Oedema is a state of disease in which the tissues of a part become infiltrated or saturated with the watery constituents of the blood, causing more or less swelling of a soft, doughy character. It frequently occurs in the legs of horses, when they are said to "fill". This form of swelling, although sometimes considerable, is rarely attended with pain, and for the most part is soon dispersed, although liable to recur so long as the cause continues in existence.


Filling of the legs is brought about by many and various influences, but of these general weakness and want of condition are by far the most common. Hence it is noticed in animals after an attack of sickness, and especially if attended with long standing and want of rest, as in pneumonia, pleurisy, and some other disorders and accidents.

Heart-disease, by enfeebling the circulation, invariably gives rise to more or less swelling of the limbs, as do also occasionally functional derangements of the liver, the results of over-feeding and idleness. And the same may be said of functional and structural impairment of the kidneys, tending to the suppression of urine. Horses when first stabled after a run at grass are peculiarly liable to oedema, and it is very commonly associated with certain forms of influenza and fever. Horses which inherit a disposition to inflammatory oedema, or, as it is called, " Monday morning disease", are commonly the subjects of these less serious attacks of "filling of the legs ". Severe work over hard ground also provokes it in hunters and racers.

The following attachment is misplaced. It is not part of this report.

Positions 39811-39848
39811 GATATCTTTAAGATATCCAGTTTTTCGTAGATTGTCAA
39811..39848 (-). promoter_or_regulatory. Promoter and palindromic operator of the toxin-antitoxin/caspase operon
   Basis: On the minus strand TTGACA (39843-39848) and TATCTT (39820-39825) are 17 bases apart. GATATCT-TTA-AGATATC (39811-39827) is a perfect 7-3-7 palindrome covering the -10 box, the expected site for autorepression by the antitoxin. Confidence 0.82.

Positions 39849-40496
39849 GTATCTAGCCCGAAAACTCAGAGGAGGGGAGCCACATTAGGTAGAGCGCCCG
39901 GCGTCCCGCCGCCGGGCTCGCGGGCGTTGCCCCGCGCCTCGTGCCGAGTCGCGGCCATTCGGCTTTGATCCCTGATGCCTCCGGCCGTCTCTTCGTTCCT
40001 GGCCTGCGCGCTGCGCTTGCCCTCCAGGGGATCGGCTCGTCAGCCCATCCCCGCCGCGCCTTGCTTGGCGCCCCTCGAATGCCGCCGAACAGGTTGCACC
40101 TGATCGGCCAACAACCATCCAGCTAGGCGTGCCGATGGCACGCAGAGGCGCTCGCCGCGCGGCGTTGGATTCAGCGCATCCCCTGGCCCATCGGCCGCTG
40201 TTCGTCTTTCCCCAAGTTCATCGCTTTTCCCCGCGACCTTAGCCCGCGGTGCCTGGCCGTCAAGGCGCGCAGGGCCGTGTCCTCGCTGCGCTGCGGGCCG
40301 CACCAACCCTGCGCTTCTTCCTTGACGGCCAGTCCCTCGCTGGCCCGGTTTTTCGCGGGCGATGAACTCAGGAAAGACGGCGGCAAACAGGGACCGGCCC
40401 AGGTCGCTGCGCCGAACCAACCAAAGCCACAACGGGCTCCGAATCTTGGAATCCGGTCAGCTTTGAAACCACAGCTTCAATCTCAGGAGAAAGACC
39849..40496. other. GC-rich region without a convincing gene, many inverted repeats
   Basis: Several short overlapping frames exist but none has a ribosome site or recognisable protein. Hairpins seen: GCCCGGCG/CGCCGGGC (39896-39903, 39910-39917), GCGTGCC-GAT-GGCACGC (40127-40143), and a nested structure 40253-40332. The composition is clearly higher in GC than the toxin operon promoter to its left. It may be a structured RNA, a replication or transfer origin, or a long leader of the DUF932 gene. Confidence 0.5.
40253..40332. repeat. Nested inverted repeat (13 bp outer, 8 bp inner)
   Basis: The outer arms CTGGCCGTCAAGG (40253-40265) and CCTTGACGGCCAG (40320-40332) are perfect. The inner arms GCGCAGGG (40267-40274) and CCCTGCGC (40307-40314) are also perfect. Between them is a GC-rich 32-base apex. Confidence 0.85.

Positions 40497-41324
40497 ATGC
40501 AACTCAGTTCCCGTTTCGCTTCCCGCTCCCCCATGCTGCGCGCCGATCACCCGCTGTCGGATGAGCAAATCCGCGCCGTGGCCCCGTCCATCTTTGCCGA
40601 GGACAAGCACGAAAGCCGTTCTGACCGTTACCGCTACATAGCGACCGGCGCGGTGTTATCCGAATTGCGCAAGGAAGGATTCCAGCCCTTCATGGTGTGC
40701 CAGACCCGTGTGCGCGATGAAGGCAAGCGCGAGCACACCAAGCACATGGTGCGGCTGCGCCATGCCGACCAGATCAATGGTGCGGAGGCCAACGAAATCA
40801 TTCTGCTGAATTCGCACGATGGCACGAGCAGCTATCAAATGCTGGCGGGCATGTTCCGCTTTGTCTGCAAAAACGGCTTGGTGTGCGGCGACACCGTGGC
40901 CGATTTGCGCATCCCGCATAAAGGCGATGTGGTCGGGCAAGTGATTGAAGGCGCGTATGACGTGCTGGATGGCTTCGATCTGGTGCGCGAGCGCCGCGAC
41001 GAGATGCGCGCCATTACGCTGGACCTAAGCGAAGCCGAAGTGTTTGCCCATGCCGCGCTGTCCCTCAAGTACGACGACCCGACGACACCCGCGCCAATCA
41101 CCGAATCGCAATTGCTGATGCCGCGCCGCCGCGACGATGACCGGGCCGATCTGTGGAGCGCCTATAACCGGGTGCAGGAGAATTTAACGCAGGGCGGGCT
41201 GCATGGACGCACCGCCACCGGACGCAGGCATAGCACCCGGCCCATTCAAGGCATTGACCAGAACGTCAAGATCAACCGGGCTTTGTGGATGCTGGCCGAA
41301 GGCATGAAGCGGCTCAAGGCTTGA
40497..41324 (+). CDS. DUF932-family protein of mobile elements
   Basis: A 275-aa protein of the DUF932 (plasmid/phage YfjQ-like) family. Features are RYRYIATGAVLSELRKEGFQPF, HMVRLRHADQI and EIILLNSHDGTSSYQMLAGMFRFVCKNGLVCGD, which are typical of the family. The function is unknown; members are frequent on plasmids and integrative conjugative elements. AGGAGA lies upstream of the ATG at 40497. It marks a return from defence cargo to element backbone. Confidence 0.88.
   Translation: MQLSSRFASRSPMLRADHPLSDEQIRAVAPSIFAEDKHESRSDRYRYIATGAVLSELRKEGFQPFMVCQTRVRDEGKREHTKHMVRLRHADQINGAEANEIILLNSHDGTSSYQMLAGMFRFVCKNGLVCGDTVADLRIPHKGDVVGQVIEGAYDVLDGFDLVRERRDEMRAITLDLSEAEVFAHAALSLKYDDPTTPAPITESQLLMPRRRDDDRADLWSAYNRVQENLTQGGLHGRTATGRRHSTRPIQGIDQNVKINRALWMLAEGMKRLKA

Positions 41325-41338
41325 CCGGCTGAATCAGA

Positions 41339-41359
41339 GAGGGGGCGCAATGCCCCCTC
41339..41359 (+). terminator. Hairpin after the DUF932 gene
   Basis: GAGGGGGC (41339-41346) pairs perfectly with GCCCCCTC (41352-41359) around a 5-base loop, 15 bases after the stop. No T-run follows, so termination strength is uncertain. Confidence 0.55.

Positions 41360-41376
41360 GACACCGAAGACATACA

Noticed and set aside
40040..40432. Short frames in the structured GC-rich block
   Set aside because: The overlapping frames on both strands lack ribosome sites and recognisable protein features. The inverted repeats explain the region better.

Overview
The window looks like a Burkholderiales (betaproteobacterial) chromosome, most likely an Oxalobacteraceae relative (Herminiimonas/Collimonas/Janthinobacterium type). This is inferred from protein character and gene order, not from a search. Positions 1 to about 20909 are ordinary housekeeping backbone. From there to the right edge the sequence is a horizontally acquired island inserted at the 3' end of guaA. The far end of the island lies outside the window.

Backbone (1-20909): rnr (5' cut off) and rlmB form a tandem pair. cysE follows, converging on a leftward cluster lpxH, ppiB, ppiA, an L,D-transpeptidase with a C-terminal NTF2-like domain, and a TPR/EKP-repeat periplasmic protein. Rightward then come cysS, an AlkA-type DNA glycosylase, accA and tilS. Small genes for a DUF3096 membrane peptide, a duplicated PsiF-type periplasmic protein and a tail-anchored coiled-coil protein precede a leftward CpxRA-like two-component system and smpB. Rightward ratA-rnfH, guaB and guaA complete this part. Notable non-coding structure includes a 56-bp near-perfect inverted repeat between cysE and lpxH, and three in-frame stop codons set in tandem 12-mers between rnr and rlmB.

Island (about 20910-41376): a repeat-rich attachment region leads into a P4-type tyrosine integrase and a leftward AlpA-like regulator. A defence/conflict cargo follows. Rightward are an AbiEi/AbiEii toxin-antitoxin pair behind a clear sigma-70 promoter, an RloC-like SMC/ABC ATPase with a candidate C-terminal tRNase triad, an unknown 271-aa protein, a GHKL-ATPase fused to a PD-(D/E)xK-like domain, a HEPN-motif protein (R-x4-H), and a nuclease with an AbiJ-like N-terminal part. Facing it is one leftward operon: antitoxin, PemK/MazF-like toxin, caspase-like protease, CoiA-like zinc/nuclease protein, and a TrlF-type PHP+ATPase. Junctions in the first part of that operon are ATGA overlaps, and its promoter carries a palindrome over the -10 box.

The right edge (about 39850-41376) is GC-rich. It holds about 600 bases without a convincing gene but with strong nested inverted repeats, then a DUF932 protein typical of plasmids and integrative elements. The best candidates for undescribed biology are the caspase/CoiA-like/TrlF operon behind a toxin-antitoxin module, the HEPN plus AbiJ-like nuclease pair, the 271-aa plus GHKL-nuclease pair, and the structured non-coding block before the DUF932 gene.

Ordinary filling of the legs presents itself as an enlargement between the pasterns and the knees in front, and the hocks behind. To the feeling, the swelling is doughy and "pits on pressure", i.e. a pit is left wherever the pressure of the fingers is applied. There is no considerable rise of temperature or pain in the part, and beyond slight stiffness the action is not interfered with.

The hind-legs, being farthest from the centre of circulation, are more subject to oedema than the fore ones, but it commonly occurs that all the extremities are more or less affected.


In a disease having its origin in so many and such diverse causes, it would be impossible to lay down any single course of treatment capable of meeting all its requirements. In those cases resulting from debility the aim and object should be to build up the system by a liberal diet, and impart tone to the body by the administration of vegetable and mineral tonics, of which nux vomica and sulphate of iron are the most appropriate. Gentle exercise daily will tend to disperse the swelling, and the liberty of a loose-box will greatly assist in preventing its return.

When oedema is the result of heart-disease there is little to be done calculated to effect any permanent good: regular and careful dieting, light work, an occasional aperient dose of aloes, and such measures as will improve the general health are best calculated to disperse and, as far as can be, control the swelling. Sudden and severe exertion and fatigue aggravate the mischief, and should therefore be carefully guarded against.

When the fault is traceable to derangement of the liver or digestive organs, a dose of physic, followed by a restricted diet and a course of alterative medicine, will suffice to restore the balance again. All cases of oedema are benefited by small repeated doses of nitrate of potash, and more especially so when the disorder arises out of the faulty action of the kidneys. Massage and vigorous rubbing, with the application of dry linen bandages to the legs, will prove serviceable. In some cases wet bandages and cold-water irrigation with exercise will have the desired effect when aided by a short course of diuretic medicine. This treatment is specially applicable to animals whose legs are weakened by hard wear.